They drive a lot of traffic to their blog and with high-quality content that also contains links, calls to action and branding for their company website. I still must think that they miss out on some readers to their main website, but they can also tailor a fresh blog to different keyword topics.
I personally find it quite a turn off when I see outdated, old, useless blog posts from 3 years ago. If you are not going to use a blog just get rid of it spend your time on something else.
There are a few reasons I will visit a companies blog. If I’m likely to find some informing work to help me learn a certain niche or subject, maybe gain a few pointers from the experts.
The second reason is to get to know the company. To find out what they do and if they are as good as their marketing blurb. You can imagine that having 1 blog post a year is not going to fulfil my intent. I’m certainly not going to find the cutting edge information on a subject from a 3-year-old post.
I’m more likely getting a little bored of a stagnant outdated website. I might have a click over to their social media. I pray has been updated recently otherwise it’s time to get the hell out of town.
2010 is old.
My theory for social is the same as a blog if you do not use it get rid. There is a lot of work to freshly manage 6, 7 or 8 social media channels and some are probably neglected. It’s more damaging to a brand having an old social media channel than to not have it at all.
Pick what works for you and do it well, even if it’s only 1 or 2 channels.
Not Representing Your Service
Be very careful about how you present a blog, especially if you run a service that can be affected by what content you are posting. This is very simple and I saw this mistake the other day. The result was a big fat red cross in my mind about their credibility. Let me explain what I mean.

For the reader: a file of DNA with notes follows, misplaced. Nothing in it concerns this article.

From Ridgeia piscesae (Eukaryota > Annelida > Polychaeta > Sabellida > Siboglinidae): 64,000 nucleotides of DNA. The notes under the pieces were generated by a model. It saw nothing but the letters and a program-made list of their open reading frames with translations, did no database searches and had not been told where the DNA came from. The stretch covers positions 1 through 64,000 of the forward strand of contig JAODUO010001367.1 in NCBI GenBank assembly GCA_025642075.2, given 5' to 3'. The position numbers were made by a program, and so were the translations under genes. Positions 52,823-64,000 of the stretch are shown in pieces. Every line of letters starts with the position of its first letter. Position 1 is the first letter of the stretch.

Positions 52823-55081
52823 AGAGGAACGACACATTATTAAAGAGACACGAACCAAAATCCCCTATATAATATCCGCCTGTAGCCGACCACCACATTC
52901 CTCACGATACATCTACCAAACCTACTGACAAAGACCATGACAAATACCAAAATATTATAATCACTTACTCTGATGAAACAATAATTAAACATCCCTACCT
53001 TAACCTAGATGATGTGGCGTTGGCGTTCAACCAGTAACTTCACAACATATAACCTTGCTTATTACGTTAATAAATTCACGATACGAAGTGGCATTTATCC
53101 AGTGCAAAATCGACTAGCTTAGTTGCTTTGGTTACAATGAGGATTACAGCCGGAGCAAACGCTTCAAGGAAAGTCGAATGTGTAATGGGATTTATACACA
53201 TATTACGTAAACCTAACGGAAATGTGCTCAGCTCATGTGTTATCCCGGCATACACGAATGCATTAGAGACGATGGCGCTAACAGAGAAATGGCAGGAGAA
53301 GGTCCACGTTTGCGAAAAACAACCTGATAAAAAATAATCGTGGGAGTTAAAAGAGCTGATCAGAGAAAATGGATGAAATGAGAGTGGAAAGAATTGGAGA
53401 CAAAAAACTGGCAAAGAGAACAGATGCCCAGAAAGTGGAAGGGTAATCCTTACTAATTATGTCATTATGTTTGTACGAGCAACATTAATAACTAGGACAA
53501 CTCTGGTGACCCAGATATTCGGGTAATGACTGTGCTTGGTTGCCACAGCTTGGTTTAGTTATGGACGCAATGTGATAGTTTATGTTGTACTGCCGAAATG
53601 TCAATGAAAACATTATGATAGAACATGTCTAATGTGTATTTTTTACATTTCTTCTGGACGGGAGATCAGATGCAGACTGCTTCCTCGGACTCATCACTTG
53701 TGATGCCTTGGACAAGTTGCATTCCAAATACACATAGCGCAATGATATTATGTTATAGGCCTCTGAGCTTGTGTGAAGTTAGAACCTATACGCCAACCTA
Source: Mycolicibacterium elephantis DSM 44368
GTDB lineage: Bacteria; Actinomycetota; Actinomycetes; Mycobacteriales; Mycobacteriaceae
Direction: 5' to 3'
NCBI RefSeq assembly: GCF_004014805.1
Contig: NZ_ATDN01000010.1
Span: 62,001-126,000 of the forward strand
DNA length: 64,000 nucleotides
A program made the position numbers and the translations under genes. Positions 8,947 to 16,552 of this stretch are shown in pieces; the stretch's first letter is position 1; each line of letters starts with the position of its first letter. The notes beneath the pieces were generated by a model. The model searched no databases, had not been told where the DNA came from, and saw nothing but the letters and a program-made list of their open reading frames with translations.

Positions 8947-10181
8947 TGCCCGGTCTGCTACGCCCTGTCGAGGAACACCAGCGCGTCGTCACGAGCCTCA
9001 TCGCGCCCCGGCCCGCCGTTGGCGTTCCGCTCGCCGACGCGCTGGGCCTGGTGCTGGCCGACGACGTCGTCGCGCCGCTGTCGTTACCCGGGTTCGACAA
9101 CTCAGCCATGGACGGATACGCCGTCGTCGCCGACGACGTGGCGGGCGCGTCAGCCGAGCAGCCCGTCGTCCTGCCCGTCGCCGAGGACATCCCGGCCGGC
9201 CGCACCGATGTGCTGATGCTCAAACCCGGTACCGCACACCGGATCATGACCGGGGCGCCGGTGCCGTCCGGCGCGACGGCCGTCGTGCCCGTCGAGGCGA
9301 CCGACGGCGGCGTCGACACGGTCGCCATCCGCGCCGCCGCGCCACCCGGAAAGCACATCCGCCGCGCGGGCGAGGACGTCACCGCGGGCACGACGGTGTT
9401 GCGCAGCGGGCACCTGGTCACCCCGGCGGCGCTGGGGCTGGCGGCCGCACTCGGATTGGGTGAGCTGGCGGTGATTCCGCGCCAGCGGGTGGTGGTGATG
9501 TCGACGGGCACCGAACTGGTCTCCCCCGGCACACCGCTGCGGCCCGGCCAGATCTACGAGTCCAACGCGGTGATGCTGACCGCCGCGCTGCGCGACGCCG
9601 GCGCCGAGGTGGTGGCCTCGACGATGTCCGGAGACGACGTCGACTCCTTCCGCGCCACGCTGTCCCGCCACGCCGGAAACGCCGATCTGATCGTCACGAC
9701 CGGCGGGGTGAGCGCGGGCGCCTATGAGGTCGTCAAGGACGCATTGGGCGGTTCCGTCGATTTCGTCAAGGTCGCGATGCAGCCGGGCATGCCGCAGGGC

I was flicking through a website and blog for a digital marketing company recently. They do website design, content creation and social media management with a nice looking flashy website, as you would expect. So time to dig a little deeper and get to know what they’re all about. Clicking the Facebook link leads to a broken link on every FB badge around the site. This is followed by minimal activity of their other social media was a complete car crash. How could I possibly trust them to manage my brand if they can not provide it for themselves? Hmm.
A tuition centre that I work with could have a similar problem. We are creating a lot of content on the website, mostly written, so it better be grammatically correct. Three sets of eyeballs are checking the articles that are published so no commas are missed.
To add to that I also run the Grammarly software when writing. It would be a complete trust breaker to have a glaring spelling error on a website offering tuition.
Avoiding Blog Mistakes
We all make mistakes, it’s easily done and to be honest, you might not even know you are making them. We have to remember that do it properly or not at all. Take your time and do a little research a rush job will be obvious to readers, slow is smooth and smooth is fast.
It would be sickening to spend hours, days, weeks, building your blog only to have to rip it down and start again.
Whether you are blogging, sharing, collaborating think of this as an opportunity. It is a chance to speak with authority to new people or deliver added value to regular customers. If you feel like it’s an obligation because every tells you to do it, have a think.
Are you going to commit enough to reap the rewards? Or will it slowly wither, becoming a shadow over your brand rather than a shining beam. It is an opportunity, not an obligation.
Maybe you just need a little help? That’s me. Feel free to drop me a line with any questions. firstname.lastname@example.org